Eight Tips for Getting Your Best Sleep

May 2016

Everyone needs sleep, but unfortunately, not everyone gets a good night’s sleep. Having trouble falling asleep, staying asleep or just simply getting enough sleep are common problems experienced by many.

According to the National Institutes of Health, 50 million to 70 million Americans suffer from sleep problems, but only a small percentage are diagnosed and treated. If you suffer from sleep issues or are just simply tired of being tired, it’s recommended that you speak to your physician or seek treatment from a sleep professional. 

“Sleep is important because we have to do it. There is not a single animal that does not need sleep,” says Oscar Schwartz, MD, BJC Medical Group sleep disorder specialist and medical director of Barnes-Jewish West County Hospital’s Sleep Disorders Center. “Most importantly, if someone does not get a sufficient quality or quantity of sleep, they may face future medical issues often associated with inadequate sleep.”

Individuals not getting a good night’s rest might find themselves facing issues such as high blood pressure, high blood sugar and weight gain.

“At some point, a person not getting adequate sleep might find themselves developing further complications often associated with these issues, such as heart disease, stroke, dementia, diabetes or Parkinson’s Disease, to name a few,” Dr. Schwartz says.

May is Better Sleep Month. If you find yourself having difficulty sleeping, Dr. Schwartz recommends you try to address the issue before complications arise. You may try to make changes on your own or, if needed, seek help from a professional such as the fully accredited, nationally-recognized Sleep Disorders Center at Barnes-Jewish West County Hospital, where sleep medicine experts can help you find a solution through a thorough evaluation.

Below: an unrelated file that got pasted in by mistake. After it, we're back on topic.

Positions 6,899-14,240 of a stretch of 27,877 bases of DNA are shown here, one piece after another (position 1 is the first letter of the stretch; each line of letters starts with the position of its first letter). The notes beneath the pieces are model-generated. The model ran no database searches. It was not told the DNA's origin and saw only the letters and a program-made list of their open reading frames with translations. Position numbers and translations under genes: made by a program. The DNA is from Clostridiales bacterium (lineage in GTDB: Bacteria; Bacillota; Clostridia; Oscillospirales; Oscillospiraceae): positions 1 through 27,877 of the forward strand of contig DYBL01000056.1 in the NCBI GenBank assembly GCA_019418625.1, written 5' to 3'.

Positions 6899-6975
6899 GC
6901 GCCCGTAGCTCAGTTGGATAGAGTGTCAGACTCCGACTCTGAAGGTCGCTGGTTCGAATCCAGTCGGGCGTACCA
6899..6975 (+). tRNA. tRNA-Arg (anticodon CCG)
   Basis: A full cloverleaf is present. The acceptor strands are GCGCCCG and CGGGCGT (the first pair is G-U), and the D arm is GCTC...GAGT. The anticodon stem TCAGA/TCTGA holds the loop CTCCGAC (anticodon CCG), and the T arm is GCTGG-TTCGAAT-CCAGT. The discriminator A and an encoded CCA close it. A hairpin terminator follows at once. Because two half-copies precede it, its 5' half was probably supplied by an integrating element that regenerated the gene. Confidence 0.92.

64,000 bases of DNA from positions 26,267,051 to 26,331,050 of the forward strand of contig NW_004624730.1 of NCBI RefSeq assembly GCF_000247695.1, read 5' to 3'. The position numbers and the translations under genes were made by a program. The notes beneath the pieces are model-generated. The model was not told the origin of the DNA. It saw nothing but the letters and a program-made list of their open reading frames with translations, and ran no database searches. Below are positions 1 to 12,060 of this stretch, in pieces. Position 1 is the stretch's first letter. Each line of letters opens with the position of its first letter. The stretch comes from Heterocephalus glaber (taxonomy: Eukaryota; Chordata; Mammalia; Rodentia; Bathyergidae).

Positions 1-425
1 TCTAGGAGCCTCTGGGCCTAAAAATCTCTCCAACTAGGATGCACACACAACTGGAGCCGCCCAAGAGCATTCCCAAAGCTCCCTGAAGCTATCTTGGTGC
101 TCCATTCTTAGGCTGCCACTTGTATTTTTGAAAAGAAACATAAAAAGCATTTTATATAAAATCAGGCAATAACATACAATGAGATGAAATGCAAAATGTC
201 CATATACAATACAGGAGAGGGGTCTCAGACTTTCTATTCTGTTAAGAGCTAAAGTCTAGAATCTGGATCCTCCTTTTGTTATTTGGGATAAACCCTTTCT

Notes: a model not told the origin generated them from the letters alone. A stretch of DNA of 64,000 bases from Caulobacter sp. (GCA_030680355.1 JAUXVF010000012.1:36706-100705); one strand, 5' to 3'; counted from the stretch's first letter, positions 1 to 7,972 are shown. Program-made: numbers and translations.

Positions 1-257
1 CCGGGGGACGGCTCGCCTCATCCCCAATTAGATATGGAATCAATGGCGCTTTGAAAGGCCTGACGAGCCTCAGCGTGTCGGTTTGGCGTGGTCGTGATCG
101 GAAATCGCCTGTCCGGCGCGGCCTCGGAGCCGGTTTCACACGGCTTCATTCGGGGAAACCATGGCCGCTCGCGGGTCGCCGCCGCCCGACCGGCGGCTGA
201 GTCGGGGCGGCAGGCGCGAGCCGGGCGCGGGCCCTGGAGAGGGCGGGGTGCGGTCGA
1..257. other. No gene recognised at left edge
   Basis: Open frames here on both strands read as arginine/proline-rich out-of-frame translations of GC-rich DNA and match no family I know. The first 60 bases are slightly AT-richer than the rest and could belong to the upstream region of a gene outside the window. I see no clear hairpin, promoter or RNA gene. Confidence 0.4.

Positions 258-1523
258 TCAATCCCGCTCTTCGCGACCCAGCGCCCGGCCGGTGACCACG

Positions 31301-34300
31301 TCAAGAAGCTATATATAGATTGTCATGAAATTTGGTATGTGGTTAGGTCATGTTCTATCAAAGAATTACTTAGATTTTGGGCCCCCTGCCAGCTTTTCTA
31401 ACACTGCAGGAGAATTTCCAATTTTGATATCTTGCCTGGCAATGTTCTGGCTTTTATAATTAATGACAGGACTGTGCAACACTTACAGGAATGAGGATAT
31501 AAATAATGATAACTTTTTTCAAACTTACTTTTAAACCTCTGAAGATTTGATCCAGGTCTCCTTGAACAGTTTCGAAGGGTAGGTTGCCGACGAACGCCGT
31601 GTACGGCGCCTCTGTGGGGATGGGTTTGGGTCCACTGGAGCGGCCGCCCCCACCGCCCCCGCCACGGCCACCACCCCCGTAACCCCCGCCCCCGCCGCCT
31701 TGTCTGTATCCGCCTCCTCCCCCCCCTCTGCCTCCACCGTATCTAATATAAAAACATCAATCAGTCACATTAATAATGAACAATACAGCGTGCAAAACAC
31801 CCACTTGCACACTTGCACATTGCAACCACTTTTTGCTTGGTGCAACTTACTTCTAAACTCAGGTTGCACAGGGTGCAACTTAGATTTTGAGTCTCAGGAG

Patient benefits at the Sleep Disorders Center at Barnes-Jewish West County Hospital

  • Comprehensive testing onsite in a private bedroom.
  • Home sleep testing to diagnose obstructive sleep apnea.
  • Team of board-certified sleep physicians is available to consult with patients before and after any treatment or testing.
  • Minimal wait times; appointment scheduled in a matter of days -- not weeks.

Eight Tips for Getting Your Best Sleep 

  1. Prioritize and plan your sleep:   Make sure you get at least seven hours of sleep a day. Anywhere from seven to nine hours of sleep is considered normal.  Although they don’t have to be consecutive hours, if you make up sleep with a nap, make sure you nap before 3 p.m. and limit it to no more than an hour.  Take a sleepiness quiz to determine if you are getting enough sleep.
  2.  Identify if you are at risk for common sleep disorders:   Sleep apnea or restless leg syndrome include warning signs, such as loud snoring; stopping breathing or gasping for breath during sleep; feeling sleepy or dozing off while engaging in daily activities; difficulty sleeping three nights a week or more; unpleasant tingling, creeping feelings or nervousness; and the urge to move your legs when trying to sleep. If you are experiencing any of these issues, you may want to consider a sleep study.
  3.  Address behavior changes that may affect your sleep, such as caffeine and alcohol intake. Both can have stimulating effects that can impact your quality of sleep, as well as your ability to stay asleep and fall asleep.
  4.  Be aware of sleep aid side effects:  Over-the-counter sleep aids can actually be more problematic than helpful because of possible side effects, such as grogginess the next day.
  5.  Eat less food in the evening hours:  You don’t want to go to bed hungry, but you also don’t want to eat right before bed. Your lightest meal of the day should be the closest one to bedtime.
  6.  Read a book or listen to music before bed:  Exposure to light, such as the use of electronics and watching television can impact your sleep. It’s suggested that screen time or other electronic device use be limited prior to bedtime.
  7.  Man’s best friend should sleep in their own bed:  If you allow your pets to sleep in your bed, you may have difficulty staying asleep. Pets have a habit of waking us up throughout the night, so have them sleep in their own beds.
  8.  Know your own sleeping habits:  If you sleep alone, consider asking a relative or friend to observe your sleeping habits and identify whether you snore or stop breathing at night. They can help you determine if you might be experiencing a sleep disorder.

If you are interested in participating in a sleep study or to schedule an appointment with Dr. Schwartz or one of our sleep physicians, call 314.542.WEST (9378) or toll-free 844.542.9378 or request a call for an appointment.

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